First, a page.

The Internet has made it possible to network a multitude of devices. However, challenges remain in finding affordable and convenient mechanisms to power small wireless electronic devices/sensors over long periods of time in remote locations (e.g. temperature sensors embedded in the walls of buildings). Fuel storage systems and traditional electrochemical batteries are limited by factors such as fuel supply, battery life, and weight. The ability to leverage small energy fluxes from temperature, pressure, vibration, light, and radio waves in the environment could hold promise for providing mobility, flexibility, and energy efficiency. The purpose of this prize is to bring about a new mechanism for powering countless small, remotely-located sensors over long periods of time from ambient power in the environment.

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Sustainable Apparel XPRIZE

Throughout the lifecycle of an article of apparel, opportunities exist to reduce the human or environmental health impacts of the process. Because the apparel industry is so large and touches every inch of the globe, addressing any of the major sources of negative human or environmental externalities would be a win for human and environmental health. First, most fibers and fabrics used in apparel manufacturing have some associated negative environmental impacts. For example, nylon and polyester are made from petrochemicals and are non-biodegradable. Second, the manufacturing processes - going from fiber to cloth - also has large environmental impacts from a water and energy use and pollution standpoint. Dyeing alone can account for most of the water used in producing a garment with unfixed dye then often washing out of garments and, if untreated, polluting rivers and streams. Third, the environmental impacts do not stop at the manufacturing plant. Packaging and transportation have negative environmental impacts, as does the long term care of products, and the disposal of used apparel. A study conducted for the American Fiber Manufacturers Association showed that in the lifespan of a woman’s blouse - from production to use to disposal - approximately 80 percent of the total system energy is energy used for laundering the blouses.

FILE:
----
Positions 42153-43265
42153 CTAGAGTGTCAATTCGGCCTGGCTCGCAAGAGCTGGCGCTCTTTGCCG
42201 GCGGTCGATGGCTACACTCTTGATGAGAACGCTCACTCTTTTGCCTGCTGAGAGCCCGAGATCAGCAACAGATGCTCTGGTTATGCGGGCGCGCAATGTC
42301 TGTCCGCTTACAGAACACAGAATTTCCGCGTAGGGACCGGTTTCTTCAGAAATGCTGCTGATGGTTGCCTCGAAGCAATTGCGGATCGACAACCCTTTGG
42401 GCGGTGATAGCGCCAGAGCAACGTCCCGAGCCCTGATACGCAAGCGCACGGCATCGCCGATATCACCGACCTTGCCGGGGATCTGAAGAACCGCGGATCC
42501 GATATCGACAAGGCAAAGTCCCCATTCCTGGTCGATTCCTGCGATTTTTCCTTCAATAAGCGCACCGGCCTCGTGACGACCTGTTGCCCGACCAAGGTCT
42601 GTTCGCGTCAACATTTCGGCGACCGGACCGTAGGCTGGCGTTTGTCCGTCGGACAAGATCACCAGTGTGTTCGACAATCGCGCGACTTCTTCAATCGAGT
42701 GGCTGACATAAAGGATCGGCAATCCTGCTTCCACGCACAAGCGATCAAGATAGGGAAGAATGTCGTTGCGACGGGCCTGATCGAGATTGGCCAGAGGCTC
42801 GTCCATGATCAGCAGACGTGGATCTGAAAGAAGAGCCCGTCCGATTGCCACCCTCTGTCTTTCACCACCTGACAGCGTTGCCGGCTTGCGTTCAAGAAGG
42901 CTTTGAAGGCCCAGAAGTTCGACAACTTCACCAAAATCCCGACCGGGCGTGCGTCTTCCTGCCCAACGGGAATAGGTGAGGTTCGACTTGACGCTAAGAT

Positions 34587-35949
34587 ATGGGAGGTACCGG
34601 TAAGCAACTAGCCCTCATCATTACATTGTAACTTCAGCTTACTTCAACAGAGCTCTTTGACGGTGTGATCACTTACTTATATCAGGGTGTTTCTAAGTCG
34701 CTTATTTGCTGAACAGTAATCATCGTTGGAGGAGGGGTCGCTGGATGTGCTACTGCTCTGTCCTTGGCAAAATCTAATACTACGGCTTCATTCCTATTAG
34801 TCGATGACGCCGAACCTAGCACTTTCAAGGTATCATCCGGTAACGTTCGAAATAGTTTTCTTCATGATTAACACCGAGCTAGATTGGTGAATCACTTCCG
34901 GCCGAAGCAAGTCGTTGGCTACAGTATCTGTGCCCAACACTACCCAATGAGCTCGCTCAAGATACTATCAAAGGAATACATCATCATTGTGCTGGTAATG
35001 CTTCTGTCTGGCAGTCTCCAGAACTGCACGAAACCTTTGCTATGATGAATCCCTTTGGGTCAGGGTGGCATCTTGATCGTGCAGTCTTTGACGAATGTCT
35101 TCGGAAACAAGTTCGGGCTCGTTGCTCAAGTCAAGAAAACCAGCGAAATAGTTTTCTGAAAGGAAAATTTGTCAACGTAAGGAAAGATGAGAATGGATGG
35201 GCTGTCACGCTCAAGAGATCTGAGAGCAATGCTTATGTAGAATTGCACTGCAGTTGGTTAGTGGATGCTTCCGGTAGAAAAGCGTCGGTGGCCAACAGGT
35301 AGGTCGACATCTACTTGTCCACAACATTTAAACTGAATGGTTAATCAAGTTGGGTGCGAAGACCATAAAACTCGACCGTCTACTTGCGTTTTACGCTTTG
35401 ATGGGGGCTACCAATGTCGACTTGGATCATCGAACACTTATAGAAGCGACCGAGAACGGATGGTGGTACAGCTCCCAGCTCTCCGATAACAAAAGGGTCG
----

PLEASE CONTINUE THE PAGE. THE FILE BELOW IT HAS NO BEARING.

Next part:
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Wireless Power Transmission XPRIZE

The goal of this prize is to create radical breakthroughs in wireless transmission technologies that will transform the way we collect and distribute energy, dramatically increase the availability of affordable carbon-free energy, and reduce our dependency on fossil fuels. Innovations in this area will expand the supply of clean energy, remove the need for land dedicated to traditional transmission lines, and positively impact global climate change.

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Electric Aircraft XPRIZE

A new class of all-electric aircraft would help minimize our dependence on fossil fuels. The development of faster and more capable aircraft was initially incentivized annual races held during the 1920s and 1930s. The goal of this XPRIZE is to incent a new generation of fast, safe, long-endurance, electric aircraft that will reduce noise pollution and dependence on fossil fuels.

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ePOD Home Energy Storage XPRIZE

Most utility companies are paid for the amount of power they sell and are provided little incentive for improvements in efficiency. A home-based energy storage system (i.e. an ePod) that is able to buy energy from grid when it is cheap (off-peak) and supply it for household needs when electricity is expensive can lower peak energy demand, lessen pollution, and increase access to renewable power generation. The device will also create greater resiliency to blackouts and brownouts.

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Featherweight Solar & Wind Power XPRIZE

(1) Most solar photovoltaic improvements focus on incremental gains in panel efficiency, not materials or process improvements to reduce weight and therefore cost of production and installation.
(2) Despite the availability of wind, less than two percent of total world power needs are currently met by power generated from wind turbines. Breakthroughs in ultra-lightweight wind turbines would mean reduced costs, increased production rates, and increased ease of installation.